Whether you are a “Mom & Pop” pharmacy or a Fortune 500 company, you know that failure to sufficiently analyze your data or data provided to you by a customer can lead to disastrous results for your business or company.  It can also lead to dire consequences for patients and the public at large.  I am a firm believer that all facets of the pharmaceutical supply chain have a legal and moral obligation to work together to detect and prevent diversion and to be “part of the solution.”  An effective compliance program with the right tools is a great starting point. 

But let’s be honest, there are currently very few software programs and analytical tools available that provide meaningful support to address your controlled substance compliance needs.  There are even fewer that are created by experts in controlled substance compliance.  Unfortunately, unless you have the internal resources and expertise to create data analytical tools, you are left with few options, if any.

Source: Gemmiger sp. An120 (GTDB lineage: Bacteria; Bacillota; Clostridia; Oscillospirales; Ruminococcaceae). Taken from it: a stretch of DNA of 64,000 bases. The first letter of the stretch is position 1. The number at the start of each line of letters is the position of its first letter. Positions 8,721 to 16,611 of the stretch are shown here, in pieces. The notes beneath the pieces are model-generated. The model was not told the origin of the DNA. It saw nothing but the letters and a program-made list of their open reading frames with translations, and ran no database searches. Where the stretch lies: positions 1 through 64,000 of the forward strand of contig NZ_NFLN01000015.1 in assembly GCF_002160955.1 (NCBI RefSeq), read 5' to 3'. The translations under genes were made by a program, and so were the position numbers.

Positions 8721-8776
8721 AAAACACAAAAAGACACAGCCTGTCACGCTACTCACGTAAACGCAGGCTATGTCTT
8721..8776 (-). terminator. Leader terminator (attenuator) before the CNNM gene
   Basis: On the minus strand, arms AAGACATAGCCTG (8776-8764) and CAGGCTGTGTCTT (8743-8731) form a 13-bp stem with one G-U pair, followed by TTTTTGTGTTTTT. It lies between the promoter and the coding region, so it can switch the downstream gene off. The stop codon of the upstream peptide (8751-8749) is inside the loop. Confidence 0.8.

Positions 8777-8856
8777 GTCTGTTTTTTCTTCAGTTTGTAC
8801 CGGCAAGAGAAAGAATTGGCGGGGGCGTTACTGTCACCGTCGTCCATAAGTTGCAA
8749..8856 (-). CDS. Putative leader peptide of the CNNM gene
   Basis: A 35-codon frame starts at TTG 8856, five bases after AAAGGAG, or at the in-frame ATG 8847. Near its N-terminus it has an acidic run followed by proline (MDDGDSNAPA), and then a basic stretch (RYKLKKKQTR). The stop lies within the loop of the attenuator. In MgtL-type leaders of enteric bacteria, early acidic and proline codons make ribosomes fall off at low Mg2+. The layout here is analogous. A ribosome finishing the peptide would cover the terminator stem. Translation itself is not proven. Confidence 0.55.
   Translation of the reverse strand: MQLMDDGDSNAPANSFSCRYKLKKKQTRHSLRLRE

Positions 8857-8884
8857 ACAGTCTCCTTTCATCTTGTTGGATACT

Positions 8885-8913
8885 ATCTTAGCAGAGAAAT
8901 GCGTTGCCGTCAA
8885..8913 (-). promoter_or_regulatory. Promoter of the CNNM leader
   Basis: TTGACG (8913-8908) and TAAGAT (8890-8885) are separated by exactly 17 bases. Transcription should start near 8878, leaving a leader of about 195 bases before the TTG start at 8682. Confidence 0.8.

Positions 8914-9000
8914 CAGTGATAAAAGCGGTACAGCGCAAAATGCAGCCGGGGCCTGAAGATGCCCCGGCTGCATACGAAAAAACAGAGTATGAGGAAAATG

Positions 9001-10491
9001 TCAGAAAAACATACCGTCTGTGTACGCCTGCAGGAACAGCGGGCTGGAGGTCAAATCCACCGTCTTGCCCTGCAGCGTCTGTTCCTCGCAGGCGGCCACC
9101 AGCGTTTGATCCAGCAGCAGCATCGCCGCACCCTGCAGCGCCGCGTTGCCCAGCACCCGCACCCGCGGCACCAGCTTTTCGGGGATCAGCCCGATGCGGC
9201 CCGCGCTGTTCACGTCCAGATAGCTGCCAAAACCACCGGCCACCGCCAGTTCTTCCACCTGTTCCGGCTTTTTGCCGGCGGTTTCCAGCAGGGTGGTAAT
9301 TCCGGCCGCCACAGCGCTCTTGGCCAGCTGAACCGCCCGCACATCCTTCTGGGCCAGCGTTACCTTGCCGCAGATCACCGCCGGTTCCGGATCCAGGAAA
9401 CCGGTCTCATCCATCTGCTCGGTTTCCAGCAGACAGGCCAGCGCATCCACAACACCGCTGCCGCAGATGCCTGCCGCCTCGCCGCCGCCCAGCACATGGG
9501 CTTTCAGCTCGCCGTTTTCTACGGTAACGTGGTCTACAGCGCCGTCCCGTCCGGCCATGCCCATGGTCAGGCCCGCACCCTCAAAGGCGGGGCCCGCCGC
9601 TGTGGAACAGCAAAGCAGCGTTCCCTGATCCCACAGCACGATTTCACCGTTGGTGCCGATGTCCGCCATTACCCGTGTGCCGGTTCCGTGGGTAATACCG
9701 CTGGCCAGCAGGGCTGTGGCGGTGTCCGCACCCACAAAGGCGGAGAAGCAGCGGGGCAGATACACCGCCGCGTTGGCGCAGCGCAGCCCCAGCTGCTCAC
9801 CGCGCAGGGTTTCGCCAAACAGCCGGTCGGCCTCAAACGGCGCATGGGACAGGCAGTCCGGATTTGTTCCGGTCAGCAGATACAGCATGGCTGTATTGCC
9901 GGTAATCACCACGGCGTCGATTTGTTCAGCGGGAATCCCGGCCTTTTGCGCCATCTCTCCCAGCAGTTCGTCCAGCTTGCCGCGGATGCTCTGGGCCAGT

That is no longer the case…

The Drug Enforcement Administration (DEA) issued a Notice of Proposed Rulemaking (NPRM) seeking to “revoke the exempted prescription product status for all butalbital products previously granted exemptions.”

If finalized as proposed, the significant impact of this change will be felt throughout the pharmaceutical supply chain.